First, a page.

This Christmas is much different.  Life is different.  As I witness other I-cell families and Canuck Place families try to cope with the loss of their child at this time of year, I try to make as many memories as a family as I can.  I get so inspired by Gabrielle so many times during the day.  I hold her and realize that one day these will be but a memory so I make sure to hug and kiss her as many times as I can.  I don't know if she will physically be with us next Christmas, it could be her last here with us.

When you have a little girl like Gabrielle things like lots of presents and toys don't seem important.  I don't want to spend my time running around like crazy buying toys and presents for my kids when soon they just end up as clutter and junk in the landfills.  What I do want is to spend time with the people I love the most.  That is what Christmas is all about to me.  Making memories, laughing, loving and sharing time with those you love.

The gift of time. Giving.

Thursday, December 8, 2011

Frozen In Time

A year ago, our sweet Gabrielle was only a couple of months old.  

She was our beautiful little newborn.

Today, she is still our little baby. Although she is no longer a newborn, she is babylike in every way. 

I am often reminded of how delicate she is but Gabrielle has the wisdom and strength of an old, old soul.  Sometimes, I feel like I am not with a little baby, but with a wise, beautiful grandma who is here to guide me, and not the other way around.

Saturday, December 3, 2011

Great Rules for Exhausted (and Grieving) Parents

The following are rules Amy and I have tried to employ to help us through this year. We thought we would share them with you to add to your existing ones:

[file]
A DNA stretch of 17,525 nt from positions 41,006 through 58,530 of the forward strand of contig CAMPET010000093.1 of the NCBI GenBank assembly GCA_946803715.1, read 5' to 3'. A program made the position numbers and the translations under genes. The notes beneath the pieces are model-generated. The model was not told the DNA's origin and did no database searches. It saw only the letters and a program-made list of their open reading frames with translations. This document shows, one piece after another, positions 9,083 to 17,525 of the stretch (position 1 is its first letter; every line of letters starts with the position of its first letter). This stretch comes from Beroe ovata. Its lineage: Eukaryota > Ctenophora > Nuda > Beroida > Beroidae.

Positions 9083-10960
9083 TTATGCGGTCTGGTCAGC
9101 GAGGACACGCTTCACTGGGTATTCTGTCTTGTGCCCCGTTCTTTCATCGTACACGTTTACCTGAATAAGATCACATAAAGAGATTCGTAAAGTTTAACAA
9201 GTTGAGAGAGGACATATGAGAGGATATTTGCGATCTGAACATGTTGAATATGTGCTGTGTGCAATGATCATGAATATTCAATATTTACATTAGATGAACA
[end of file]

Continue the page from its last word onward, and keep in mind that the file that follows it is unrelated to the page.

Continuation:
10. No talking about family matters after 8pm. That's when tired emotions (not real emotions) kick in and turn mole hills into mountains. (thanks Robyn for the insight on "tired emotions)

9. Sleep is king! A 15 minute nap is better than no nap at all.

8. Assume you will not get anything done when home with the kids. With this assumption, if you get anything done it's a bonus, and you won't rip their heads off when you don't.

7. Exercise makes us feel better about life and ourselves, and it also helps us not to sweat the small stuff.

6. Let people help you. They want to. And say thank you.

5. Behind every prolonged period of anger and/or frustration usually lies a hurt or a sadness. It's healthy to let these out.

4. Counselors are good for you. How could working on your psyche and your spirit be a bad thing?

3.  Focusing for 5–10 minutes on things you're grateful for – especially when you say them aloud to someone else – helps us get out of repetitive thoughts that lead to emotional funks.

2. Assume positive intent: it gives the other person the benefit of the doubt, and people approach you as if your arms were open instead of crossed, or fists clenched.

1. Embrace the journey as much as you can, look for the hidden gifts in your adversities, as well as the wonderful lessons in every mistake.